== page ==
Friday, March 25, 2022
If you’re challenging yourself to eliminate sugar from your diet or you are avoiding chocolate and sweets for Lent, you may experience a few withdrawal symptoms. If you love sugar-coated snacks, you may find it more difficult to avoid sweet treats than first expected. Whether you’re got a sweet tooth when it comes to biscuits, fizzy drinks or chocolate treats, cutting out sugar can result in withdrawal symptoms such as mood swings, tiredness and anxiety.
Our brain registers when we are doing something we enjoy, E.g., consuming sugar, by releasing hormones that make us feel happy. The brain also activates hormones that tell our body to remember activities that we enjoy, therefore reinforcing the likelihood that you will want to eat sugar again. Due to evolution, we are designed to acknowledge that sweet things provide a healthy source of nutrients. Therefore, as we are programmed to enjoy sweet treats we miss this ‘reward’ when it is restricted in our diet.
With busy work schedules and families to look after, many of us look for quick fixes to boost energy and fight fatigue. Snacks and energy drinks with high sugar content work to disguise the feeling of tiredness rapidly. Therefore, after your first few days of detoxing you may find yourself eating more carbs than usual to compensate for the lack of sugar. After the almost instant ‘sugar-high’ has faded your energy levels will plummet. The more sugar that you consume the more tolerant your body will become to the effect, in turn, this can lead to unhealthy eating habits and weight gain.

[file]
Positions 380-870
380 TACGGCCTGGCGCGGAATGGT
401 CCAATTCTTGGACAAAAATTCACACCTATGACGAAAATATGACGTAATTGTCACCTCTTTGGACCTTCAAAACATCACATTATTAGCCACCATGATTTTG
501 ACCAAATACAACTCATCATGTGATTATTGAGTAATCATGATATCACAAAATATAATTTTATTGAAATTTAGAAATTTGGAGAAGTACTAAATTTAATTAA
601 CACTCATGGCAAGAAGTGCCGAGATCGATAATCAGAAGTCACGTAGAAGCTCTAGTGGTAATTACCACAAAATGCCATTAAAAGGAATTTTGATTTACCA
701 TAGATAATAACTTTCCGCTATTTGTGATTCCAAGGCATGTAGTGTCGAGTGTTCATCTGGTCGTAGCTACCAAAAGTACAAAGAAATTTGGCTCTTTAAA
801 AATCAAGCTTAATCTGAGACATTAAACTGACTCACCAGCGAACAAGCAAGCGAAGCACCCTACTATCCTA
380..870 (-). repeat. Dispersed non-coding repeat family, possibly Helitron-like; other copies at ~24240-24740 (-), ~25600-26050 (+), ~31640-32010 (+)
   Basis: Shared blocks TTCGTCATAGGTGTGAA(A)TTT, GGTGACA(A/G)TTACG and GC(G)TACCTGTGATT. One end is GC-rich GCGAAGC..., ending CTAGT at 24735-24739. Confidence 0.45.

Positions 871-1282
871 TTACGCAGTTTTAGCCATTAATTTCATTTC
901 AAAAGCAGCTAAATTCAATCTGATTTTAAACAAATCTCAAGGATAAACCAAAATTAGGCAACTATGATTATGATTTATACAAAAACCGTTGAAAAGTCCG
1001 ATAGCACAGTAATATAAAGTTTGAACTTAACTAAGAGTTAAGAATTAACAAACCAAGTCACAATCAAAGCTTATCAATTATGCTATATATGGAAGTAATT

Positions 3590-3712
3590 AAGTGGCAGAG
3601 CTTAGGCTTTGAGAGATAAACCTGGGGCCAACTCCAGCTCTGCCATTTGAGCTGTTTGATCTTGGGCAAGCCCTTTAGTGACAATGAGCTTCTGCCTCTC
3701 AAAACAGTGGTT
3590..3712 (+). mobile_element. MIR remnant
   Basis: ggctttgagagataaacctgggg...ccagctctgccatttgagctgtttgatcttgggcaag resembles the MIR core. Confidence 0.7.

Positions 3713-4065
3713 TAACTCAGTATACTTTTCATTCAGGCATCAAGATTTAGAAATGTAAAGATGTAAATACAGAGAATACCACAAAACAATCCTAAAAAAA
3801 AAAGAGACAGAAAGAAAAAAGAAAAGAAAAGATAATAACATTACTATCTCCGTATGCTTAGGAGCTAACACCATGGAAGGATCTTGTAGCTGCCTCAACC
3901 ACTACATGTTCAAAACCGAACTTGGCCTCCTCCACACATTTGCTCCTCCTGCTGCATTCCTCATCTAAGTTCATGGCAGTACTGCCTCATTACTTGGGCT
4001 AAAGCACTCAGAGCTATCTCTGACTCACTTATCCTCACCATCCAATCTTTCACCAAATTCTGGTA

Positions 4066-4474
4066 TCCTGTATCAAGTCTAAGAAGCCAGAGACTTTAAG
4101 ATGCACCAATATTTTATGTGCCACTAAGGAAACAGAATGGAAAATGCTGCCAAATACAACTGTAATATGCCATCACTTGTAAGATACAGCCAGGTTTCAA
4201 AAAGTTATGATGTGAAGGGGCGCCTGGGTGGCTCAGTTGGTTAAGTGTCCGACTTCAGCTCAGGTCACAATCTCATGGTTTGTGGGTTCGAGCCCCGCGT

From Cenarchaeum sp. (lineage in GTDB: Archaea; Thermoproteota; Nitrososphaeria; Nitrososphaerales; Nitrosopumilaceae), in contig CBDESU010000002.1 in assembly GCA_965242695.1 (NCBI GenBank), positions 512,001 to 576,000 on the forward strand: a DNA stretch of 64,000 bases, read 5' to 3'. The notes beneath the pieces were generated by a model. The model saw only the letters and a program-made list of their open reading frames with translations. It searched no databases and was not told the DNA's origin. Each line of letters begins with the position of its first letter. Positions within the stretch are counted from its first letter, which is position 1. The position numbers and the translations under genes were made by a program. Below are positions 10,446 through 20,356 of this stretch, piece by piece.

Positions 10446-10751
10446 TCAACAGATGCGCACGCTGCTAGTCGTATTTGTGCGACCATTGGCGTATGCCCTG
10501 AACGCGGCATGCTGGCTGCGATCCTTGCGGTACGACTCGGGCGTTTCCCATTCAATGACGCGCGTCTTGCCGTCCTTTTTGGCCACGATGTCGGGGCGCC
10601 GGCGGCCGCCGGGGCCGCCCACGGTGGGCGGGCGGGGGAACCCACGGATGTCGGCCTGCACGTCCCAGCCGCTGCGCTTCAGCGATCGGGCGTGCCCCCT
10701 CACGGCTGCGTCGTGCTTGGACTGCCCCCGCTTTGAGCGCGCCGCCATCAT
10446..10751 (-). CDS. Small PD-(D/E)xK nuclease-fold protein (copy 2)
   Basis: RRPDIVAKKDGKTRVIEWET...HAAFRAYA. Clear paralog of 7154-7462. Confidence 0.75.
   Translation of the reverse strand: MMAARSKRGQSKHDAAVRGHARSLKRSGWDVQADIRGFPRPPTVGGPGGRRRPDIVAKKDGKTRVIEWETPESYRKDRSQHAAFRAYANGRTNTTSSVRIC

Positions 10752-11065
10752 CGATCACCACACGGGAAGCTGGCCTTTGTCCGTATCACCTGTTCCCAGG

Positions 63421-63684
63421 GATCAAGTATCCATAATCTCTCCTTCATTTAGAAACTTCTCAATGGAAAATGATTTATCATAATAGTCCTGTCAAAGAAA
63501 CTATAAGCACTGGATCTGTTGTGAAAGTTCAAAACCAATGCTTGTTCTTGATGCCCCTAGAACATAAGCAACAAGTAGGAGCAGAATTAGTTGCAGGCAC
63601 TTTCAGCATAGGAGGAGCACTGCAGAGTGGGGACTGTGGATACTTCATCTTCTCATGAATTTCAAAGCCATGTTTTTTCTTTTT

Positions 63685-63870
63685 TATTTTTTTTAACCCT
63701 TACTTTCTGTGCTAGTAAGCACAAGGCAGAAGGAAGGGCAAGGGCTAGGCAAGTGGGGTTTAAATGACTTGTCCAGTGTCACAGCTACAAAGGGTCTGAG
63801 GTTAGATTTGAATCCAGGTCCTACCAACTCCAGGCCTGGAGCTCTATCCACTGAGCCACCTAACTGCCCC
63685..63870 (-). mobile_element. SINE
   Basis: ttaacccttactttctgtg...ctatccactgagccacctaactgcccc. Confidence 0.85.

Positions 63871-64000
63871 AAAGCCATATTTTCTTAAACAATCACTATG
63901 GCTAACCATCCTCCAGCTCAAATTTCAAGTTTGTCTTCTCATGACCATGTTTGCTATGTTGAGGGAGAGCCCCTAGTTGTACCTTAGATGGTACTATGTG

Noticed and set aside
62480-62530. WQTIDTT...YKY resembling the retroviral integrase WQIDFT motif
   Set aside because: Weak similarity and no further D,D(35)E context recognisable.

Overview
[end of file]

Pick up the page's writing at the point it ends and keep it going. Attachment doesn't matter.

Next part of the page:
To be healthy how can you replace unnatural sugars with healthy alternatives?
Carbohydrates are a great source of energy for the body. Opt for foods such as brown rice and brown pasta, cereals and whole wheat bread. By fueling your body with carbs you will reduce cravings for sugary snacks, such as sweets and processed foods.
Try to replace your daily sugary snack with a fresh piece of fruit. Opt for fruits that are rich in vitamins, such as blackberries, kiwis, oranges or other citrus fruits. Fruit is a much healthier option that will provide slow-releasing and long-lasting energy throughout the day.
You may think that vegetables lack flavour, and especially sweetness. However, with a wide variety of vegetables available to us, there are a few vegetable options that provide a sweet flavour. Try adding sweet potatoes, beets and carrots to your diet to satisfy your cravings for sugar.
Many shops bought processed foods are packed with hidden sugars. Therefore, foods that you may think are healthy can have high sugar content, such as cereals, fruit juices, smoothies, yoghurts and salad dressings. By cooking at home you have complete control over the ingredients that go into your meals, this way you can make your dinner as sugar-free as possible.
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